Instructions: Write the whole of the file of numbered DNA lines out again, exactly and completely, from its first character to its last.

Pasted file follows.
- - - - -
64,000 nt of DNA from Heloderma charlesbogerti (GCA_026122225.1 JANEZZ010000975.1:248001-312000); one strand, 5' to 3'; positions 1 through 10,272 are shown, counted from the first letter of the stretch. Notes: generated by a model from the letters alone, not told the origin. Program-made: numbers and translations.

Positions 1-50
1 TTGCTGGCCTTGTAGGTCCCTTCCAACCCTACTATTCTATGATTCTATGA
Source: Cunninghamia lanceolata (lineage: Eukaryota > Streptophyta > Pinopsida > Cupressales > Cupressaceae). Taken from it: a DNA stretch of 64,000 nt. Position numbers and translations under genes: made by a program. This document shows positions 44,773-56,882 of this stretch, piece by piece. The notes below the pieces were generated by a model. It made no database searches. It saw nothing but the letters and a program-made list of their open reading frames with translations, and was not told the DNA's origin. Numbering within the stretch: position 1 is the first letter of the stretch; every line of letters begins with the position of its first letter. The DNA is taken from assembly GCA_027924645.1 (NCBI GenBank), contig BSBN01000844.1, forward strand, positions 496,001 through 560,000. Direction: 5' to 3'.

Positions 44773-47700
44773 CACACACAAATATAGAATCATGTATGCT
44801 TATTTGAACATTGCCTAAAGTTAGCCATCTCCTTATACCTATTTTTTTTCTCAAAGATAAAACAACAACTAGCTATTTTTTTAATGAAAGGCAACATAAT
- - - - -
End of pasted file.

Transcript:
64,000 nt of DNA from Heloderma charlesbogerti (GCA_026122225.1 JANEZZ010000975.1:248001-312000); one strand, 5' to 3'; positions 1 through 10,272 are shown, counted from the first letter of the stretch. Notes: generated by a model from the letters alone, not told the origin. Program-made: numbers and translations.

Positions 1-50
1 TTGCTGGCCTTGTAGGTCCCTTCCAACCCTACTATTCTATGATTCTATGA
Source: Cunninghamia lanceolata (lineage: Eukaryota > Streptophyta > Pinopsida > Cupressales > Cupressaceae). Taken from it: a DNA stretch of 64,000 nt. Position numbers and translations under genes: made by a program. This document shows positions 44,773-56,882 of this stretch, piece by piece. The notes below the pieces were generated by a model. It made no database searches. It saw nothing but the letters and a program-made list of their open reading frames with translations, and was not told the DNA's origin. Numbering within the stretch: position 1 is the first letter of the stretch; every line of letters begins with the position of its first letter. The DNA is taken from assembly GCA_027924645.1 (NCBI GenBank), contig BSBN01000844.1, forward strand, positions 496,001 through 560,000. Direction: 5' to 3'.

Positions 44773-47700
44773 CACACACAAATATAGAATCATGTATGCT
44801 TATTTGAACATTGCCTAAAGTTAGCCATCTCCTTATACCTATTTTTTTTCTCAAAGATAAAACAACAACTAGCTATTTTTTTAATGAAAGGCAACATAAT